PAIRED WITH FEMME FATALE AT THE NEW BEVERLY
Film editor Paul Hirsch will be on hand for a Q&A following a screening of Brian De Palma's Blow Out, which Hirsch edited, Tuesday June 8 at the New Beverly Cinema in Los Angeles. The Q&A will be moderated by Ain't It Cool News' Jeremy Smith. Aside from Blow Out, Hirsch has worked with De Palma on numerous films, including Hi, Mom!, Sisters, Phantom Of The Paradise, Obsession, Carrie, The Fury, Raising Cain, Mission: Impossible, and Mission To Mars. He also worked as editor on the two best Star Wars films, "A New Hope" and The Empire Strikes Back. Also on the inspired bill is De Palma's Femme Fatale, scheduled to start at 9:40pm (Blow Out begins at 7:30pm). The double bill is part of "Phil's Film Explosion Part 2," in which Phil Blankenship, the man responsible for the theater's midnight screenings, focuses on (mostly) 1980s cinema, with an apparent shot to the future with 2002's Femme Fatale. Dennis Cozzalio offers a terrific suggestion for anyone in the Los Angeles area: attend tonight's double bill at the New Bev of Sorority House Massacre and The Slumber Party Massacre to get a taste of the genre that De Palma parodies at the very beginning of the next night's lead-off feature, Blow Out.
Speaking of Hirsch, he recently served as editor on the Robert De Niro/Al Pacino cop/buddy movie Righteous Kill, which I finally watched last week (watch out for SPOILERS here). De Niro and Pacino got a lot of flack for this one, but the project itself I think was a good one to take on. Where De Niro went wrong, I believe, was in taking the project to director Jon Avnet, who has a style akin to television. The script is good, and the idea to cast Pacino opposite DeNiro in this is a good one. However, with that pairing having previously been directed by Francis Ford Coppola and Michael Mann, a stronger director would have worked wonders for this project. That said, there are two sequences that really stand out for being extremely well-edited. The first is a scene where the two cops are being interrogated, and the shots roll at us in rapid succession and from various directions, as the pair are compared to Lennon & McCartney ("not an inch of daylight between them"-- how's that for a contrast to their juxtaposition in The Godfather Part II?). Indeed, De Niro and Pacino tease their interrogators with irreverence as if they were two Beatles at a sixties press conference. A followup scene later in the film becomes a split-screen marvel as the two cops are juxtaposed against each other, and then against themselves, as if we are watching four personalities in the minds of two men. Very creatively done.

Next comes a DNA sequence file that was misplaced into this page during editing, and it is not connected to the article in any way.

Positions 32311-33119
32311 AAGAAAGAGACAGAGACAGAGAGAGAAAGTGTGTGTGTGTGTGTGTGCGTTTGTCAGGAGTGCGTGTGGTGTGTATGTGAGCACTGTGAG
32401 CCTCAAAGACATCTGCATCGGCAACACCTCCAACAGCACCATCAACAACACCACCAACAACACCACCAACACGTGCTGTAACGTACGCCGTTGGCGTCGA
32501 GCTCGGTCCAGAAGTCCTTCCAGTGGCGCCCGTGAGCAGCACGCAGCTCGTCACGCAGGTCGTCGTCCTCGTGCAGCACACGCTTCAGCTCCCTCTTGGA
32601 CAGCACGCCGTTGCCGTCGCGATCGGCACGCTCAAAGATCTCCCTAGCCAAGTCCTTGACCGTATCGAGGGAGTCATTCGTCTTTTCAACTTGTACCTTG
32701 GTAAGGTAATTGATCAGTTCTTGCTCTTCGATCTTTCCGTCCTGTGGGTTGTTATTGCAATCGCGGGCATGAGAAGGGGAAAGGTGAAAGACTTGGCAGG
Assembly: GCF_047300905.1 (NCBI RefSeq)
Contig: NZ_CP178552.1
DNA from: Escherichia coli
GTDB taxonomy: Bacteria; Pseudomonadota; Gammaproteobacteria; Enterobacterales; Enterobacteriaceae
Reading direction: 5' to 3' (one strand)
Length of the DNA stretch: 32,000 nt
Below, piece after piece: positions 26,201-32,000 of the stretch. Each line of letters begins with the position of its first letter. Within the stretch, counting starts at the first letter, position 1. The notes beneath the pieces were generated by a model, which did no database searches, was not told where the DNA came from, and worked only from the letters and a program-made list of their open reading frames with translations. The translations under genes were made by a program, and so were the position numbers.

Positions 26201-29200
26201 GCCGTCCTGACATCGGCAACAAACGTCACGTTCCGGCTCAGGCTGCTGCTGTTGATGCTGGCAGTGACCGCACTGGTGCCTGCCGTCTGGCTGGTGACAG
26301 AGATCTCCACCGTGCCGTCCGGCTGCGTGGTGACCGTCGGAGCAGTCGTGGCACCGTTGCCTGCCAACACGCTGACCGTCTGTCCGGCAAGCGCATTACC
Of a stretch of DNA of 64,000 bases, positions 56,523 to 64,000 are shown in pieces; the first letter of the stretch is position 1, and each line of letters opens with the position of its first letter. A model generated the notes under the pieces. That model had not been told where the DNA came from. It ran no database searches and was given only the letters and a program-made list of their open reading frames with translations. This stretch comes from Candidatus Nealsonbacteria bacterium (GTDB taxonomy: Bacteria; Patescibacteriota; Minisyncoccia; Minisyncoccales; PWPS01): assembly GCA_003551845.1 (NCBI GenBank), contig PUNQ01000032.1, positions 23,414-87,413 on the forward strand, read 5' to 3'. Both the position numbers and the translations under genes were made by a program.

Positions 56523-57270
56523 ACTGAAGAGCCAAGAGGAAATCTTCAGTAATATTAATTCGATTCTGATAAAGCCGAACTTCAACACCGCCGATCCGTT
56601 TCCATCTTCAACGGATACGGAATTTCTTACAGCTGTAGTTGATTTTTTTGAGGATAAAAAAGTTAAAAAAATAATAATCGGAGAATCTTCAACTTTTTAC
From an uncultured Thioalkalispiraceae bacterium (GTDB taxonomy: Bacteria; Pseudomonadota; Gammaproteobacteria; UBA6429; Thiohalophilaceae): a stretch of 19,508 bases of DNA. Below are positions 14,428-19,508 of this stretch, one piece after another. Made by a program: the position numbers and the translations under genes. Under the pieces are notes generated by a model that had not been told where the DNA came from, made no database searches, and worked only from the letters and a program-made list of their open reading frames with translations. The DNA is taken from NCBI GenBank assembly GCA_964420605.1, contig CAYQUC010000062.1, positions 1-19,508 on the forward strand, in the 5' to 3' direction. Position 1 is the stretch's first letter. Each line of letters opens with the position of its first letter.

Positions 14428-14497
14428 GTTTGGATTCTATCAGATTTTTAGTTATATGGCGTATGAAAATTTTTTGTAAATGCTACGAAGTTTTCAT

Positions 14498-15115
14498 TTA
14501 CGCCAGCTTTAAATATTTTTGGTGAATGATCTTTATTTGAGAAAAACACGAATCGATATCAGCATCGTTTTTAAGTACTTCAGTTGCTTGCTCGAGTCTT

Righteous Kill also carries thematic links with De Palma's Snake Eyes. Pacino had turned down the role of Kevin Dunn in the latter film opposite Nicolas Cage's Rick Santoro, but in Righteous Kill his character takes a very similar twist, although the roles in each film, regarding who looks up to who, is reversed. In an odd bit of serendipity, Carla Gugino has been cast in both films as the go-between female figure who is the first to identify the real killer. (John Leguizamo plays a younger cop in Righteous Kill, teaming up with Pacino's cop, but there is no real "Carlito"-type of tension between the two characters in this one.) In the making of docs on the DVD, De Niro says he liked the script, which I agree is a good one, but he should have taken it to a great director. De Palma, Scorsese, Coppola, or Eastwood—even Michael Mann, any of these would have elevated the material, which was already a strong piece of work, especially when combined with the casting.